“The cruel channel killed them,” says Ali of those who never made it.
The asylum seeker community is yet again reeling from deaths at sea amongst those who try to reach the UK from France by small boat.
Ali, who is from Iran and crossed the Channel in a small boat last year, knows only too well how dangerous a journey it is.
Recounting his own crossing he says: “Every second, every moment we were expecting something bad to happen. Because you’re like a small dot in the middle of nowhere with big ferries and cargo ships. We were so scared.”
He shakes his head with disbelief when we talk about those who lost their lives in this latest Channel tragedy.
“They had hopes and plans for the rest of their lives,” he says.
But when I ask him if asylum seekers understand how dangerous the crossing is he replies: “Of course they understand but when they don’t have any other way it makes them accept the risks of crossing the Channel. They are looking for peace. That’s why they take these huge risks.”
But it’s not the first time Ali is mourning the deaths of fellow asylum seekers.
He was friends with five members of the Kurdish-Iranian Nejad family who perished trying to cross the channel two years ago.
Image: Rasoul Iran-Nejad, 35, Shiva Mohammad Panahi, 35, Anita, nine, and Armin, six. Pic: Hengaw Organisation for Human Rights He says when they died he was “shocked and just crying”.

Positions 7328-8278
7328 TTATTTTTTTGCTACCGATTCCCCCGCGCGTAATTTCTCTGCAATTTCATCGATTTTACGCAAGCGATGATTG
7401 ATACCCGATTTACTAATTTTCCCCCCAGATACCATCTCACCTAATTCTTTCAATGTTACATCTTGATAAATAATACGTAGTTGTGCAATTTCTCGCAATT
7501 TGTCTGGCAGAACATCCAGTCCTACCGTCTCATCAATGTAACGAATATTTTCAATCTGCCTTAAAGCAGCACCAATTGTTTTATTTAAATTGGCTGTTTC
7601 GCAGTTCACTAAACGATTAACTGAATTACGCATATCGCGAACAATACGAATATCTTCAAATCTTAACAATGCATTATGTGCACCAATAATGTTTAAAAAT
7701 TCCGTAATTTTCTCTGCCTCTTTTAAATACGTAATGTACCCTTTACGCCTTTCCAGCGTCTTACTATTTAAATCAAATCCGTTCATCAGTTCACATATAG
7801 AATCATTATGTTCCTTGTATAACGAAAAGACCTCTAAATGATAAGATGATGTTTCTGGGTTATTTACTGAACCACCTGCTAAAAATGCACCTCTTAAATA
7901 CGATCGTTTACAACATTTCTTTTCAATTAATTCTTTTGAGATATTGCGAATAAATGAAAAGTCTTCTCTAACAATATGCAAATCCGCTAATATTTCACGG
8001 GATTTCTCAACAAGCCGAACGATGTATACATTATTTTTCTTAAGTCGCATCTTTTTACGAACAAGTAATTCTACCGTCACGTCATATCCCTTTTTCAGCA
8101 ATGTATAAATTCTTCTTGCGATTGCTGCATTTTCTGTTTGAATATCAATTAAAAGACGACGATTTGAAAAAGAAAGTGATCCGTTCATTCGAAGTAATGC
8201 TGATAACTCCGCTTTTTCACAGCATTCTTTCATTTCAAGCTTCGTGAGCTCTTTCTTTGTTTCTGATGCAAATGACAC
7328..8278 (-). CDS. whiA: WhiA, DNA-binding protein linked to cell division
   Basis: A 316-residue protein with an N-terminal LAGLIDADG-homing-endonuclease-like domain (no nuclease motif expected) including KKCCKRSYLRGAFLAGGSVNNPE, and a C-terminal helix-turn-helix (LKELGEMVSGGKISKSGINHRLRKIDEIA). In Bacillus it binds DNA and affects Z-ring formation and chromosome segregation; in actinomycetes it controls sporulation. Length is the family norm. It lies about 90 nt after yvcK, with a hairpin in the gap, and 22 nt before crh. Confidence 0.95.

“They were a really nice family. I met them in an asylum seeker’s camp in France.
“The mother of the family sent me a voice message and told me all of the smugglers are so bad and they think about only money not humanity. But we don’t have any other way. We need to pay them to cross the Channel to save our lives.”
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Moment migrants rescued from sinking boat Ali says he left Iran because his life was in danger and says he risked his life in search of “freedom”.
The government has pledged to reduce the number of small boat crossings and crackdown on smuggling gangs.
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But campaigners say people are risking their lives because there aren’t enough safe and legal routes for genuine asylum seekers.
Sophie Lucas of Duncan Lewis solicitors said: “It is simply not possible in most circumstances for someone fleeing persecution, or a war-torn country to wait for a fictitious scheme which may or may not come in time to sometimes save their lives or the lives of their families or their loved ones. It is not a compassionate approach.”